Heather:: Oh gosh I have no idea. I hate these questions. The only thing I can think of is I'd just like to meet some of my online friends that live across the country.

Rococo Flow: What's your biggest fear?

Heather:: Well other than what most people are afraid of, like losing a family member or losing a limb or sense…I'm really afraid of wasps and snakes.

Rococo Flow: Do you have any sort of personal motto?

Heather:: If I did, it'd probably be something like "Life's too short to get upset about something for more than about an hour" or "[..] to take anything very seriously". In other words, something I've noticed about myself is that I am whatever the opposite of a drama queen is *laughs*.

Rococo Flow: *laughs* That’s good.

Rococo Flow: Do you have any advice for other aspiring artists?

Heather:: Well there's the usual "Draw from life; draw all the time." type of generic thing that is annoyingly very true and helpful, and also just make sure you're drawing to entertain yourself, not just what you think other people will like seeing. If you can do both, then yay!

To see more work by Heather visit the following links:
– Main portfolio – deviantART page - Life drawing page – Livejournal (Sketch posts)

You can also contact Heather at hlc617[at]

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Sunday, December 30, 2007

Copycats Make the Graffiti Top 150

If you noticed our return to posting back on the site, then you’ve already seen our recommendation to check out Facebook’s Graffiti application. While checking out the finalists in their latest competition, we came across lots original and funny ideas. Take for instance a bum cassette tape and an origami swan come to life. We were dismayed though at seeing some copied ideas.

Primarily, that of an orange who finds his wife cheating on him, which one can see here. It was immediately recognized as Malaise de l’Orange by weem which is a favorite of ours on deviantART. What struck us even more is that others realized that this picture was copied and yet nothing was done. Regardless of whether or not this artist has shown skill, she’s potentially benefiting from someone else’s idea without their consent. If she wins, who’s to say others won’t follow suit by copying other people’s original works?

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Saturday, December 29, 2007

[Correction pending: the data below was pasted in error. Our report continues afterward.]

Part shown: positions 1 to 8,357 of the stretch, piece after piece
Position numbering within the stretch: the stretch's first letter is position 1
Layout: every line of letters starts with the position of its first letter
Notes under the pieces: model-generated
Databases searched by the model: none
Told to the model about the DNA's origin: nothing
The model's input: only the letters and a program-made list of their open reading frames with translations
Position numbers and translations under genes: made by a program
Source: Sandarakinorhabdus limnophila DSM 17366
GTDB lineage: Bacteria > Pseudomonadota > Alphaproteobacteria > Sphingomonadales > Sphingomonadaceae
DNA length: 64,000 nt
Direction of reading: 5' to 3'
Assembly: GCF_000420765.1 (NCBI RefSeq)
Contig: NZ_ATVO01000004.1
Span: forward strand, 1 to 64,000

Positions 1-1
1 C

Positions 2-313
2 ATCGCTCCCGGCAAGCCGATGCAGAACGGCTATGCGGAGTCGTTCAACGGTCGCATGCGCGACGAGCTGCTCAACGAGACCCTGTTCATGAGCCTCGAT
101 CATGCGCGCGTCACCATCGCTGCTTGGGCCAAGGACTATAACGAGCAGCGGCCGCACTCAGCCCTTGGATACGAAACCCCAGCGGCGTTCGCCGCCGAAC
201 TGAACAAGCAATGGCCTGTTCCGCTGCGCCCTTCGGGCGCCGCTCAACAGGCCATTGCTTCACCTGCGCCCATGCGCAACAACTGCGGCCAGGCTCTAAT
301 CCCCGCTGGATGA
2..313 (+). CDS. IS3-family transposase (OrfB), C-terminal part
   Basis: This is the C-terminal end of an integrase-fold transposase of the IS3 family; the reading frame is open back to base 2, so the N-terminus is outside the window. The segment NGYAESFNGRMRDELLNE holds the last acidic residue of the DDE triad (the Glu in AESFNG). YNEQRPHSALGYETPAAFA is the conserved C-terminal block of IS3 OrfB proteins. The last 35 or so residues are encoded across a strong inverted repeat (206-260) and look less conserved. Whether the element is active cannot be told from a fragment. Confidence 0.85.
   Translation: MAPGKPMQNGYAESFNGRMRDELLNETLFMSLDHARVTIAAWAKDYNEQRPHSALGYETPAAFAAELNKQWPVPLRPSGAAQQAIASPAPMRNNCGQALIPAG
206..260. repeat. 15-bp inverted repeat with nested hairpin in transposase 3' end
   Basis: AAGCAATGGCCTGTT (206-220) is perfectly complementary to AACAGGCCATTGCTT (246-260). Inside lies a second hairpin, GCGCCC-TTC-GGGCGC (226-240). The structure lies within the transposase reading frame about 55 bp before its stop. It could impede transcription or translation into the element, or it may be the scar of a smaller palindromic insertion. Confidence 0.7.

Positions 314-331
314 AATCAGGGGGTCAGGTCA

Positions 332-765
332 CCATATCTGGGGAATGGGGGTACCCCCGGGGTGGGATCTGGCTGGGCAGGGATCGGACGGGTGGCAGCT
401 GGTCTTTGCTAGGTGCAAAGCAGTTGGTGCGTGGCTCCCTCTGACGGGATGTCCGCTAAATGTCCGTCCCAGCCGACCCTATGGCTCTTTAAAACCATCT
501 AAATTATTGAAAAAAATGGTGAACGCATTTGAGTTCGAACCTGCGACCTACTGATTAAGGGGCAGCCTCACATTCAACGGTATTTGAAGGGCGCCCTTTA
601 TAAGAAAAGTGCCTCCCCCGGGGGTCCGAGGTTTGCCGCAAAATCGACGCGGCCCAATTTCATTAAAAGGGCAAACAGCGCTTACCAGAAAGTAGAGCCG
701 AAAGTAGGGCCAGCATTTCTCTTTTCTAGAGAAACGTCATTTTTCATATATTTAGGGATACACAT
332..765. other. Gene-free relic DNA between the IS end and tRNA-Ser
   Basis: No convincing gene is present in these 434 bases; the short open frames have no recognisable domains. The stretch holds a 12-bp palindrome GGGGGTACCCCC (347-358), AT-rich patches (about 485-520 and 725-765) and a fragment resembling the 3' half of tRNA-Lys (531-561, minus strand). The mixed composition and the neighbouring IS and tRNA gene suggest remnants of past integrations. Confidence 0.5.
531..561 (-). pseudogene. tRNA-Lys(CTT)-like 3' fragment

Artist Profile: Dee

When thinking of who to feature on the site, there wasn’t really a question of whether or not we should feature Dee, also known as niisan on her deviantART page. This was further reinforced by the number of other artists who also recommended that we interview her. Dee’s use of color and composition immediately grabs anyone who spares a glance, with characters that interact and perhaps hide some secret of a story. Currently a student at the University of California, Davis, the 20 year old states that she’s often mistaken as someone much younger due to her short stature, though she’s actually one of the oldest in her family. Dee has also gone on to participate in various collaborate projects including the artbook Le Grand Grimoire Visuel headed by comic artist Christy Lijewski.

How long have you been drawing?

Like a lot of other artists, I’ve been drawing for a rather long, long time. Just talking about it is making me feel so old!! When I was younger I remember drawing a lot of dinosaurs, however as I’ve gotten older I only seem to draw people! *laughs* If only I could expand and balance this somehow…

What made you interested in art?

I can’t exactly remember what made me interested. As a child, I had a great interest in children’s illustrated stories. This eventually developed into paintings, animation, comics, anime, and manga. I guess I was just a very visual person.

Who are your main influences?

I have too many! My influences include family, friends, and other professional and amateur artists, seriously, almost everyone and anyone. I also get influence by things I read, learn, hear, people I meet, and anything I take interest in (outside of art as well).

How would you describe your own style?

Style? What style? Actually, someone has once told me my style looks somewhat impressionistic but I think my style is rather experimental, sensitive and subtle. Also, I have this undying love for intertwining texts and images together. Almost all of my images will have some kind of text incorporated in it. *Laughs* I don’t know if that’s a style but it seems rather characteristic of my works.

How do ideas for pictures come to you? Is there anything specific that you have in your head first or do you just sketch until something looks good?

There are many different ways that ideas for pictures come to me, so I can’t say that there’s only one way. Ideas come from a lot various and random things around me but what is important is how I interpret those ideas on paper. Sometimes, I want to convey an emotion or an impression so I try expressing it through various means – either in the composition or the colors or what not. Other times, I doodle something that initially has no meaning but as I continue to work on it in its entirety, it builds its own meaning. Of course there are many times when I just want to experiment with a different type of program or setting or something =).

What programs do you often use?

I usually use Photoshop CS2 for touch ups (texture, text) but lately I’m using it to do everything. I also use Painter IX because I love how it mimics traditional media. Of course, Open Canvas 1.1 and MS Paint are simple and good programs that I still use occasionally to sketch and doodle on. Lately, I’ve discovered how advanced Paint Chat/Oekakis have become! They’re like their own miniature online CG program!!

Can you describe your technical approach to creating a picture?